23 November 2008

Milk -Oscar trail for Penn again?

Just seen Gus Van Sant's new one, here is my review...

rel-16 Jan 2009
Dir. Gus Van Sant
Sean Penn, James Franco, Josh Brolin, Emile Hirsch

Understandably, there is early Oscar talk surrounding Milk. Penn looks set to be on the awards trail again with this assured, entertaining yet undeniably 'worthy' biopic from the inconsistent Mr Van Sant. However, underneath the hyperbole emerges a remarkable film about a remarkable man.

Penn plays Harvey Milk, Gay Rights activist and San Francisco's first openly gay city official. HIs rise to power and influence and subsequent tragic demise are captured sensitively. It's no hagiography either. Milk was no saint or martyr and the filmmakers have made no attempt to disguise a formidable ego and a somewhat manipulative personality. He was however a tireless campaigner and fine speaker who worked with the best of intentions and ideals. Penn is absolutely believable as Milk and imbues the role with a level of charisma that is just great to watch. 

There is tremendous support too from Hirsch (Speed Racer, Alpha Dog) and Franco (Spiderman, Pineapple Express) as Milk's right hand man and lover respectively. However, it is Josh Brolin (No Country For Old Men, W) as Milk's sometime colleague and nemesis Dan White who really impresses, particularly when on screen with Penn.  Brolin nails the tragic flaws in White's make-up, displaying true finesse in instilling real depth and inner turmoil in such an un-likeable character. 

Easily Van Sant's most complete movie to date, Milk is where the early promise of Drugstore Cowboy, To Die For and Good Will Hunting really falls into place. With debates over same sex marriage currently raging in California the film is hugely relevant. More importantly, it is a timeless story of a man unafraid to face the injustices and prejudices of society to create lasting change.   

22 November 2008

Hexstatic - Videos, Remixes & Rarities

Out on Ninja Tune 1 Dec

Hexstatic - Stuart Hill and Robin Brunson to their mums - have been plying their intoxicating brand of audio-visual wizardry for well over a decade now. This DVD/CD collection neatly compiles their best work and is essential for anyone with any sort of interest in A/V beat matching. 

From famed Colcut collaboration 'Timber' to 2007's 'When Robot's Go Bad' LP, the set is all about consistently innovative and entertaining distillations of full-on, switched on mentalness. With appearances from Sir Jimmy Saville ('Auto'), Rolf Harris ('Stylophonic'), old skool video games ('Bass Invader', 'Vector'), singing parrots and the best rap and visual mash-up EVER this DVD serves as perfect post-club viewing. And we all know what that means. Just buy it - your ears, eyes and head will want to hug you. Seriously, it's like acid without the paranoia, depression and regret. And that, my friends, is a good thing.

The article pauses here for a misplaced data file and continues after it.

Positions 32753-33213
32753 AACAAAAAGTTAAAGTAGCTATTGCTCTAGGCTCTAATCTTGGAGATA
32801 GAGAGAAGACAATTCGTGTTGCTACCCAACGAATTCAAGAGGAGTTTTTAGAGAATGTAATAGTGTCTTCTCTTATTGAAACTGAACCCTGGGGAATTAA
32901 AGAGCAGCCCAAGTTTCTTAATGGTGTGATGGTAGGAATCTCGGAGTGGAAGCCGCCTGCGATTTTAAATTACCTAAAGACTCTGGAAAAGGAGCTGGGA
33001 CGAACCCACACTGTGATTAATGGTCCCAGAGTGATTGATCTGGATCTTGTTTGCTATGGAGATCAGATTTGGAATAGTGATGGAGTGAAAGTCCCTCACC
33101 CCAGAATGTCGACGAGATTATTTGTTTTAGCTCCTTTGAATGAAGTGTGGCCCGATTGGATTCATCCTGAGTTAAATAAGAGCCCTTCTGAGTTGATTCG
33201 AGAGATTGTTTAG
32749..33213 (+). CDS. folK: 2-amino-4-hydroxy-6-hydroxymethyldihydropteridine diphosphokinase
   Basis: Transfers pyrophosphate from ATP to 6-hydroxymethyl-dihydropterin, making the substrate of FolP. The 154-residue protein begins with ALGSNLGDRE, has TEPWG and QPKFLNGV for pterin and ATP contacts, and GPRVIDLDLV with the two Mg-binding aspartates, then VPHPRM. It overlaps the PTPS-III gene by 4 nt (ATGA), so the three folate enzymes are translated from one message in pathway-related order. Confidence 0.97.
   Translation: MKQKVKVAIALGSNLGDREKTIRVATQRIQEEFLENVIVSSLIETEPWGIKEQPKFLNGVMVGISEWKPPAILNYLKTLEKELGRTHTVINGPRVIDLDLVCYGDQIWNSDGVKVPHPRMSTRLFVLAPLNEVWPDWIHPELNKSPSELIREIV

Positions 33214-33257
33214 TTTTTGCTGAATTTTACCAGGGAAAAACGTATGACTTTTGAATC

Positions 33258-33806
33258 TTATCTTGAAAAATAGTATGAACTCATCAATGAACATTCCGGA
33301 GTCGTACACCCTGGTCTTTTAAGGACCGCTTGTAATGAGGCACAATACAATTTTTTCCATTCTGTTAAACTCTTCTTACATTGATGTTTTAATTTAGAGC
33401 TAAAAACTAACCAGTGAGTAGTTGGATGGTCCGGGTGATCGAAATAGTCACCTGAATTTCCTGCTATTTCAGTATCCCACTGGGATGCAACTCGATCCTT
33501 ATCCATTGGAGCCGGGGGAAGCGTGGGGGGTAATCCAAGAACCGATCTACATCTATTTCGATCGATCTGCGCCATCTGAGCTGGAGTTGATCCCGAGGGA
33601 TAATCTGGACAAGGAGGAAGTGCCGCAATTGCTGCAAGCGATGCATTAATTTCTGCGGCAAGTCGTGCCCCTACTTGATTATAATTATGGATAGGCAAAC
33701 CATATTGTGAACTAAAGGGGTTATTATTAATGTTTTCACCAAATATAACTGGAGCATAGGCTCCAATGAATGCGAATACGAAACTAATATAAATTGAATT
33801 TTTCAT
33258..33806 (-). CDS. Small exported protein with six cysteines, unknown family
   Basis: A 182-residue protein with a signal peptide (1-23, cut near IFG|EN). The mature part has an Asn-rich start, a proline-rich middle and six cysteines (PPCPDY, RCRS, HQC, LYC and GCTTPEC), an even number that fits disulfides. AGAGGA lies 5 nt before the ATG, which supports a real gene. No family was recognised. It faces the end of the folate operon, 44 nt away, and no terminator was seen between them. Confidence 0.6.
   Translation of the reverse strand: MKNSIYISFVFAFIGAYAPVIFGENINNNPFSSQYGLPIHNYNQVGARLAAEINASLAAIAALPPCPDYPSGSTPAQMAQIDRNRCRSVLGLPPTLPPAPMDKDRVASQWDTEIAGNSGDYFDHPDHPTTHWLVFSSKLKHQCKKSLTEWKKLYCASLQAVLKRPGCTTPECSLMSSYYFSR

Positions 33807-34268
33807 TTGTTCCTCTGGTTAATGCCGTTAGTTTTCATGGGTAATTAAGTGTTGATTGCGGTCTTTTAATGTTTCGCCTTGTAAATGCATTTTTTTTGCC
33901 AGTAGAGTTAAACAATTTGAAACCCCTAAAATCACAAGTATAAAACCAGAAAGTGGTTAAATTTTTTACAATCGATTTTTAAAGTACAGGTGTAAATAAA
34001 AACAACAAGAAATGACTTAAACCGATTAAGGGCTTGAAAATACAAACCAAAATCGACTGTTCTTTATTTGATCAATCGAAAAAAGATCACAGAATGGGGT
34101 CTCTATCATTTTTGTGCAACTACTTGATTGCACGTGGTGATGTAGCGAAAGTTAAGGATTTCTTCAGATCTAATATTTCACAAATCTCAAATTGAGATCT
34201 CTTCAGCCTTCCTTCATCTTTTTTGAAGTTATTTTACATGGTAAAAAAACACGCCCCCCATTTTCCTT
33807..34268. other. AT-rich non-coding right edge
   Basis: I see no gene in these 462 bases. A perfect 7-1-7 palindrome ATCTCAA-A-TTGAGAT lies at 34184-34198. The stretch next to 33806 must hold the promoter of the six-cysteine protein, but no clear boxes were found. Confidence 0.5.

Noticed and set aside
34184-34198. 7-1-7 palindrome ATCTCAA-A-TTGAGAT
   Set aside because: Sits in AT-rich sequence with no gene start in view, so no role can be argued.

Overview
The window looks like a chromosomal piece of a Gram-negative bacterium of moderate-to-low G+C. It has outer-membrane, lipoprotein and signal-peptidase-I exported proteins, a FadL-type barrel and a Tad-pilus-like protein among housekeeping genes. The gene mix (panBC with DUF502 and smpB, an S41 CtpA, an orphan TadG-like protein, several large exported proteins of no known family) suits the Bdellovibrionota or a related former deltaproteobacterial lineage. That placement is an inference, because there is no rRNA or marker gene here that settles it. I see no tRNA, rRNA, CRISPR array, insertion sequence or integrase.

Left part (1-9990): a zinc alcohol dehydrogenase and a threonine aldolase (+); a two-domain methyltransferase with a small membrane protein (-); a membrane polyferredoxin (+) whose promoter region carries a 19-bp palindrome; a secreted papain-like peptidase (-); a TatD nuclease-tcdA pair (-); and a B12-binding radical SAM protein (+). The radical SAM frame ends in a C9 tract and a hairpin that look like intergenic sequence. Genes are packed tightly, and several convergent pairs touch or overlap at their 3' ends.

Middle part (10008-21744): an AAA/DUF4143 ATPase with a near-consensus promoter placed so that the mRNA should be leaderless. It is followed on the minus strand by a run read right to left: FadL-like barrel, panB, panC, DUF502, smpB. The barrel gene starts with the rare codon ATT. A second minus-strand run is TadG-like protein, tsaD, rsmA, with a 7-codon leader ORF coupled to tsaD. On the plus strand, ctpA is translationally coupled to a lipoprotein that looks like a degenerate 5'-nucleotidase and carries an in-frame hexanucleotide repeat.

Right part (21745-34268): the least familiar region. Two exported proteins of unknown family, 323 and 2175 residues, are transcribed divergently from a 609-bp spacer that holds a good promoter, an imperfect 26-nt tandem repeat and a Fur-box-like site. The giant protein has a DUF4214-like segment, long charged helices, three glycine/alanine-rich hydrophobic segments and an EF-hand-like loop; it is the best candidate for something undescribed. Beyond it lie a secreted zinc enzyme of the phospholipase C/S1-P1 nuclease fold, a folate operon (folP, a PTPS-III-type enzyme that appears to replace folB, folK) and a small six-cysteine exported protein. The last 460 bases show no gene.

Check out hexstatic.tv to see more.

'Blindness' - Out Now - smack you with the blindingly obvious...

dir. Fernando Merielles
Julianne Moore, Mark Rufallo, Gael Garcia Bernal, Danny Glover

Merielles' (The Constant Gardener, City of God) adaptation of Nobel Prize winning author Jose Saramango's apocalyptic tale is an ambitious, but flawed creation. As the unnamed residents of an unnamed city are struck blind one by one, Mark Ruffalo's (Zodiac) Doctor attempts to understand the contagious condition. However, when he too is infected and taken to quarantine, his unaffected wife (Julianne Moore) becomes the only person with vision (physically, and woo, like, spiritually). Moore's character soon has to contend with the increasing depravity of the holding hospital and becomes, by default, responsible for leading the randomly thrown together strangers (including Danny Glover and Alice Braga) and defending them from the nasty gang-rape fixated elements of the hospital/prison (Gael Garcia Bernal, Maury Chaykin).

Blindness suffers from a peculiar heavy-handedness in its completely unsubtle sub-text. The audience feels like it's being bludgeoned over the head with the blindingly (sorry) obvious. Something along the lines of 'humanity is blind to bad things and we aren't terribly nice to one another'. If this can somehow be put to one side (I couldn't really) it could maybe be possible to enjoy Blindness as a stylish, 'zombie-ish' thriller. (Misanthropic/apocalyptic 'Zombie' thrillers are absolutely everywhere these days. Where were they when I needed them, in the early 90's??) For most of us however, the film's simplistic (and worryingly exploitative) handling of the source material renders it a largely unlovable and unpleasant  experience.